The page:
How To: Prepare For A Show

Since I was very very young I have always been in shows (usually around 3 a year) and over the course of the last 18 or so years of performing I have found my 5 little tips for how I prepare for each show that I have ever done. Obviously there are more things to do in each show, for example a musical usulauuly involves more dance etc but a straight play usually does not. This is also the advice I give other people when they ask how to prepare for a show and my actors in our current show of ‘Guys and Dolls’.

PSA: This is more for the acting side of a show but later in this series I want to add to this for the roles of Director and Stage Management etc.

  1. READ THE SCRIPT!!!!! I cannot express enough how important this is, usually casts will have a read through of the script but still if you have a copy of the script, read it more than the cast read through. This is so that you can understand little bits or even character traits that you may have missed at that first read through- you wouldn’t believe the amount of jokes I have seen that have not landed because the actor does not understand the line or a certain gesture being a joke within the show, I especially see this in comedy’s done by younger companies.
  2. LEARN YOUR LINES ASAP- This is an obvious one but it is heartbreaking seeing how many people need their script a week before show… holding a script means that you cannot throw yourself into the action of a show and after a while your script becomes your safety blanket and you need to get confident with your lines as quick as possible for this not to happen. Ditching the script allows you to get that movement memory into your brain quicker too and therefore you associate a line with a certain movement.
  3. PROPS- If you are using any props within the show (which is highly likely) practise with said prop as soon as you can (athough this may depend on your production team and whether these props need making or not) so that you can get used to how to prop feels and the fact that you have a responsibility to get the prop before you go on stage, therefore, it is best to practice this otherwise you maybe forget in the show. If you do not yet have your prop, mime holding it, be aware of how you are holding it for examples, a gun or a coffee cup, these objects would not just disappear into thin air, they need to be put down or away- this will help you a lot when the prop is given to you.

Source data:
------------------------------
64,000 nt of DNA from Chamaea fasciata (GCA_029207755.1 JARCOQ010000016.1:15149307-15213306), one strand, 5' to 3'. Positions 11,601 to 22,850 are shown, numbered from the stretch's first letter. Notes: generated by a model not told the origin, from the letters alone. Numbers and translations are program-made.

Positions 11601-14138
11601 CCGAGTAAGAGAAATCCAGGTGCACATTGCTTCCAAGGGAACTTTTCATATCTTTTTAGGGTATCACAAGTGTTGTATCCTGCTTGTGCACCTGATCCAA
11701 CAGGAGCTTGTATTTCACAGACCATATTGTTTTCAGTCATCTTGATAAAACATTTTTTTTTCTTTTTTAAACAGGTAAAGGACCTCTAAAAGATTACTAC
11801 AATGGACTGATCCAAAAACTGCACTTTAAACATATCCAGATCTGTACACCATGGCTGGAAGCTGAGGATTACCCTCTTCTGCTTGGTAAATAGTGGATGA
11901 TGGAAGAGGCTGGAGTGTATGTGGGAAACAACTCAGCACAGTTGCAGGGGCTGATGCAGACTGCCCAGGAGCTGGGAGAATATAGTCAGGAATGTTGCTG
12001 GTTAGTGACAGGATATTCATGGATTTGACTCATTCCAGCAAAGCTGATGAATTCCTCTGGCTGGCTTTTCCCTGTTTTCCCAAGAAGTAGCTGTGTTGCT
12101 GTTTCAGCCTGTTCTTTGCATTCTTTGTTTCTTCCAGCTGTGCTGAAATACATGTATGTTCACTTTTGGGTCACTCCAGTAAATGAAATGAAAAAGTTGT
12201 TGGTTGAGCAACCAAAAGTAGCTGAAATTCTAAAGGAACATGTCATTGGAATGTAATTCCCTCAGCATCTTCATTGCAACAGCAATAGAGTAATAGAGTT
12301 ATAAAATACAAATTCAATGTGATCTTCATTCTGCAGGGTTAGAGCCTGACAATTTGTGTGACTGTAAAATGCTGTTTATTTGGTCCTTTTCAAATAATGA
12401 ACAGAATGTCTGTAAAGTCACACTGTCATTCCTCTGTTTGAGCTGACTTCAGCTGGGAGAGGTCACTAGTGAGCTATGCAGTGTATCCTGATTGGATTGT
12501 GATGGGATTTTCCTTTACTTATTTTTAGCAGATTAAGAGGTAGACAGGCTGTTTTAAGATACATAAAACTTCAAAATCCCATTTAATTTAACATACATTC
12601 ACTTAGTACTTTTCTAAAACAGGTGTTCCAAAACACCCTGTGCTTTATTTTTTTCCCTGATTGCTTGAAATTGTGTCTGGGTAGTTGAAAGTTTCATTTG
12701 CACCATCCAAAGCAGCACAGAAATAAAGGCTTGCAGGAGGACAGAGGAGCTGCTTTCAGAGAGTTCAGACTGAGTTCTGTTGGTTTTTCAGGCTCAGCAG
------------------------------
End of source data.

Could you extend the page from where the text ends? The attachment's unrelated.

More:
4. WARM UP- So for any sort of physical activity you should warm up, like you would before a workout, this is essential for your body so that you can prevent injury. Stretching is also important after these warm ups so that the muscles do not cramp up and you do not get DOMS the next day. This is also necessary for your vocal chords so that they are not strained or damaged during singing or speaking… yes, even for speaking only roles you should do a full vocal warm up. Also some companies expect you to warm up before you get to class or rehearsals, not all places run through a warm up with you and it is down to your own responsibility and accountability to look after your body and voice.
  5. LOOK AFTER YOURSELF- Making sure you are eating, sleeping and exercising enough as well as drinking enough water. Though I should take my own advice on this one, it is good to stay aware and maybe even track what you are doing near show time to make sure your lifestyle is balanced.

I hope these tips are helpful on how to get started with your shows within the new year!

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